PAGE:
HARDINESS: Zones 4 to 9
PREFERRED SOIL pH: Slightly acid
PREFERRED SOIL TYPE: Average
PREFERRED LIGHT: Partial shade
ATTRIBUTES: Shade-tolerant vine with lobed leaves and fall color; for covering walls
SEASON OF INTEREST: Spring to late fall
TYPE OF VINE: Deciduous perennial; climbs with adhesive holdfasts
FAVORITES: Compact 'Lowii; vigorous 'Robusta'; 'Veitchii' for foliage color
QUIRKS: Can attach to almost any surface; very vigorous
GOOD NEIGHBORS: Provides a textured, colorful backdrop for any shade-tolerant plant
WHERE IT GROWS BEST: Fertile, moist soil in partial shade
POTENTIAL PROBLEMS: Can cause structural damage to wood surfaces and roofs
RENEWING PLANTS: Lives for years; renewal not necessary
CRITTER RESISTANCE: Excellent
SOURCE: Bedding plants
DIMENSIONS: To 60 ft (18.3 m)
Boston Ivy in the Landscape
No vine provides coverage comparable to Boston ivy, making it unsurpassed for covering large, blank masonry walls. Native to China and Japan, this perennial vine is grown for its glossy green, sharply lobed leaves, which are arranged in overlapping tiers so dense that the support behind them disappears. The leaves of some varieties are purplish when young and may become veined or edged in pink as they mature. In fall Boston ivy turns brilliant red, and in winter the leafless stems draw interest with the lines they trace, stretching ever upward until they reach 60 ft (18.3 m) in length.
Boston ivy fastens itself to a surface with adhesive, suckerlike pads called holdfasts. They cause no harm to brick, stone, or stucco, but can hold moisture against wood surfaces, contributing to its decay. And, should you need to pull the vine down to paint a wooden structure, substantial work is involved in removing holdfasts and their residue from the wall.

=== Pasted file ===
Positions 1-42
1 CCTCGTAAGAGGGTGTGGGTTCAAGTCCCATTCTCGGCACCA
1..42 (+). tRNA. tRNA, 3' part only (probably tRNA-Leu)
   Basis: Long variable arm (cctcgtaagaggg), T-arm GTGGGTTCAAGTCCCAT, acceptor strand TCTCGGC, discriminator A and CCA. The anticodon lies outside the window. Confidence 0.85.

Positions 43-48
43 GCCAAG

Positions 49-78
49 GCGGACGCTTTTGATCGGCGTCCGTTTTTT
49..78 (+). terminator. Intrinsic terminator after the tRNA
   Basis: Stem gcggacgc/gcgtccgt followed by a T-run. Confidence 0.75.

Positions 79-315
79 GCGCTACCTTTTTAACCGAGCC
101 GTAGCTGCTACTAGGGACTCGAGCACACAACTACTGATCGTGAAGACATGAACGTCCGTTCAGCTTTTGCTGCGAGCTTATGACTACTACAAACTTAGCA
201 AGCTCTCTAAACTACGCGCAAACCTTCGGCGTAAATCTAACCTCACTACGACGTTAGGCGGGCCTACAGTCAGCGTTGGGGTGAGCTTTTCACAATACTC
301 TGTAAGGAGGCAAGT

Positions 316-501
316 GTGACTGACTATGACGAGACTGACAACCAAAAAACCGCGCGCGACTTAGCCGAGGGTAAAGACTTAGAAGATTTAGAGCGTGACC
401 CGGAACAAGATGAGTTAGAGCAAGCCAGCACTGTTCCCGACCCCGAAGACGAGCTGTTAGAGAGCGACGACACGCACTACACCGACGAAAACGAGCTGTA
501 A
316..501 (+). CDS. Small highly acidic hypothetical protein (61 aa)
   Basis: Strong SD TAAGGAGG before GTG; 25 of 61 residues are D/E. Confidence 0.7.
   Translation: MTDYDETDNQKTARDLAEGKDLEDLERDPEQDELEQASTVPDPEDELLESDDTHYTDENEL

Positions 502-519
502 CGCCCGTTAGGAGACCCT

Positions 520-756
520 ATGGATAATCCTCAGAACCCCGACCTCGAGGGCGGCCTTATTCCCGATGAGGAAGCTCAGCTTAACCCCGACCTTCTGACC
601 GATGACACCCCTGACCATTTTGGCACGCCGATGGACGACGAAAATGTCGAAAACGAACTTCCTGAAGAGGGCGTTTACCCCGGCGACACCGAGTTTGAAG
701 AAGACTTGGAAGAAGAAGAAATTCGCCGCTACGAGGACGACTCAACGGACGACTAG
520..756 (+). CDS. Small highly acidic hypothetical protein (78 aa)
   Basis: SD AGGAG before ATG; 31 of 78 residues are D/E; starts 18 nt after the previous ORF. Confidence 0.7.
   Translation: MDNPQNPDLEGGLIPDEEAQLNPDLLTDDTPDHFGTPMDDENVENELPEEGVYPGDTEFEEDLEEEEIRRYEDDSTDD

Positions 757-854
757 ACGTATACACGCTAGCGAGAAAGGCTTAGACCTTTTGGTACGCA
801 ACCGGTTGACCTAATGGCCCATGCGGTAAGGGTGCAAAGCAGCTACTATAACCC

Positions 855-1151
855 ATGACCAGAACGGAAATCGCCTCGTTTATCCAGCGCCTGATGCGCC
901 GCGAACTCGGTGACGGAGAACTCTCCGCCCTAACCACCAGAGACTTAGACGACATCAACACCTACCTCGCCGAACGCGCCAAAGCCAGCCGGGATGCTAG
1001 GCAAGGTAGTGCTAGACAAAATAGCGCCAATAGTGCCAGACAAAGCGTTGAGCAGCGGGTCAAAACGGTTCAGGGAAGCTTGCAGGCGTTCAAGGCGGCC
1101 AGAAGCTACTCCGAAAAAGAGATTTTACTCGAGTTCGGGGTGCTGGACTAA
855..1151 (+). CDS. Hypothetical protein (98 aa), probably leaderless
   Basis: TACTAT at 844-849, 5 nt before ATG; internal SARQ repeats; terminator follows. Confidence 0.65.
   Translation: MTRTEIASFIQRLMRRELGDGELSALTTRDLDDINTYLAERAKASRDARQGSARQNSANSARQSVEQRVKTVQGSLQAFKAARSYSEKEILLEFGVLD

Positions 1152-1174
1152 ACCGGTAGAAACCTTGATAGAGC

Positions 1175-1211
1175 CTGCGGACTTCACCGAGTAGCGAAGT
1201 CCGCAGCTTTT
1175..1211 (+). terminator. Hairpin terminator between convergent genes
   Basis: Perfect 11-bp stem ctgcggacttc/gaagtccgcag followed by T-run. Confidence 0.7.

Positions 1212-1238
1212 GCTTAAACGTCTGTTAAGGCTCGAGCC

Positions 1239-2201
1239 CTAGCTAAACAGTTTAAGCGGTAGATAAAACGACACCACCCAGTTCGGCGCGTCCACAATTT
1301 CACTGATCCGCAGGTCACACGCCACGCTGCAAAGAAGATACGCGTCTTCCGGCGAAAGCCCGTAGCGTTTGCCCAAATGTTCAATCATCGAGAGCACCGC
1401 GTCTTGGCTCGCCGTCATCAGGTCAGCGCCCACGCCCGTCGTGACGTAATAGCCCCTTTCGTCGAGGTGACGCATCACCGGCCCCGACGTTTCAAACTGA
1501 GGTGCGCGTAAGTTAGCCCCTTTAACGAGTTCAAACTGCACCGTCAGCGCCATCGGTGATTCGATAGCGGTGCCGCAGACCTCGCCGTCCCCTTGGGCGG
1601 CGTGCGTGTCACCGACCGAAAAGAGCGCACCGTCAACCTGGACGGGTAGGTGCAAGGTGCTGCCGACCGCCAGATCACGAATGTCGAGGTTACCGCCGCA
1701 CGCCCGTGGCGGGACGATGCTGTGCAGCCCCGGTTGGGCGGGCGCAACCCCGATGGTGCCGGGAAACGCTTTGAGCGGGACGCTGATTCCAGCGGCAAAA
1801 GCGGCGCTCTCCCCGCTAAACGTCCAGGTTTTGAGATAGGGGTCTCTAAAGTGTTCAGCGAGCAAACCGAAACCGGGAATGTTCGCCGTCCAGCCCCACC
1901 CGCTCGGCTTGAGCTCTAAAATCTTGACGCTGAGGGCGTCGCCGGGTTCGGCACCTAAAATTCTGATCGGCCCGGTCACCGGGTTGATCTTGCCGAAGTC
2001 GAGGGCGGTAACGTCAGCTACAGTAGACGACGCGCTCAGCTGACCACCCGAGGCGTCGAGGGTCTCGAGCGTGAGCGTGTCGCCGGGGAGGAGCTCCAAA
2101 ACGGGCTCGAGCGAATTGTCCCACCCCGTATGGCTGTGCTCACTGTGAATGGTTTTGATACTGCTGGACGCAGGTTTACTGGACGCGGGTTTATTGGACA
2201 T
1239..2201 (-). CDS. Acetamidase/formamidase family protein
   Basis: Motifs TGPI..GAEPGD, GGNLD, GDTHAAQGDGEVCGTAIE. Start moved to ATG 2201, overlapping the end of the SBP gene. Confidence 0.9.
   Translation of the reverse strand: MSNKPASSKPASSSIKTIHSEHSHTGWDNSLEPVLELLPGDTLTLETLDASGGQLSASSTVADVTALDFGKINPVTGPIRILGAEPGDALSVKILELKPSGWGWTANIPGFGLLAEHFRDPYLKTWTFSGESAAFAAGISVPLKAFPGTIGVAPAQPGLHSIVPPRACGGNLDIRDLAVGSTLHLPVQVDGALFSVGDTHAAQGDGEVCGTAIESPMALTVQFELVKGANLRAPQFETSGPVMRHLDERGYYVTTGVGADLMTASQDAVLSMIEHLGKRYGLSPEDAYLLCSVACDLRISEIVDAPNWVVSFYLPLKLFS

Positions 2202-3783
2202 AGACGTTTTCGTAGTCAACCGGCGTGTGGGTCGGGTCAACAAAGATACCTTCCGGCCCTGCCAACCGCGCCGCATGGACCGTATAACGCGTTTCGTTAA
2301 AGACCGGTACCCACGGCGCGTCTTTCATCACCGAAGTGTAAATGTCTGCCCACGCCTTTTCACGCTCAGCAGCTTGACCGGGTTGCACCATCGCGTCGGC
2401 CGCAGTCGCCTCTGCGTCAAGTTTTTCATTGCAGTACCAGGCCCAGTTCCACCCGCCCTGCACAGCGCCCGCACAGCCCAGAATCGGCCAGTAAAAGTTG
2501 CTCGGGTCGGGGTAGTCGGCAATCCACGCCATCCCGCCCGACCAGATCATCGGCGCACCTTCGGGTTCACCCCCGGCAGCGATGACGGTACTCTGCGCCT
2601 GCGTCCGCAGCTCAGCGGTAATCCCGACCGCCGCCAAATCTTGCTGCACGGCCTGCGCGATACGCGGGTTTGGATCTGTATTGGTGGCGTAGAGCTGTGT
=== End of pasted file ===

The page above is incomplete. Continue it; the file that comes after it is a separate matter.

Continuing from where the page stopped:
Focused Fall Color
Several cultivars show special characteristics. Both 'Beverley Brooks' and 'Lowii' have smaller leaves than the species and grow a bit shorter. On the other end of the scale is 'Robusta', an especially vigorous, large-leaved cultivar. For maximum color, try 'Veitchii' or 'Atropurpurea'. These start and end the growing season with reddish purple leaves that are green in summer.
All in the Family
The North American native counterpart to Boston ivy is Virginia creeper (Parthenocissus quinquefolia). With 5 slender leaflets splayed out like the fingers of a hand, Virginia creeper foliage is less glossy than that of Boston ivy but also turns bright red in fall. Vigorous but not dense, this care-free native vine is just right for informal natural areas or as a groundcover.
Growing Boston Ivy
Plant Boston ivy in spring, in a partially shaded site. It is not fussy about soil but grows vigorously in fertile soil high in organic matter, so amend the planting hole with leaf mold, compost, or dried manure if your soil has a lot of clay or sand. Keep the roots barely moist throughout the first growing season, and in subsequent years when rainfall is lacking. Young vines may need some training to get them to climb until the holdfasts unfurl from the stems and touch the support. Press the stems against the growing surface by propping them behind a brick, or a similar object. The stems will soon send out holdfasts to grab the wall on contact.
Don't let this vigorous vine, which grows several feet each year, get out of control. Prune in any season to keep the vines away from eaves and window or door frames, and to contain size. Its thick leaves are an adequate deterrent to pests and diseases.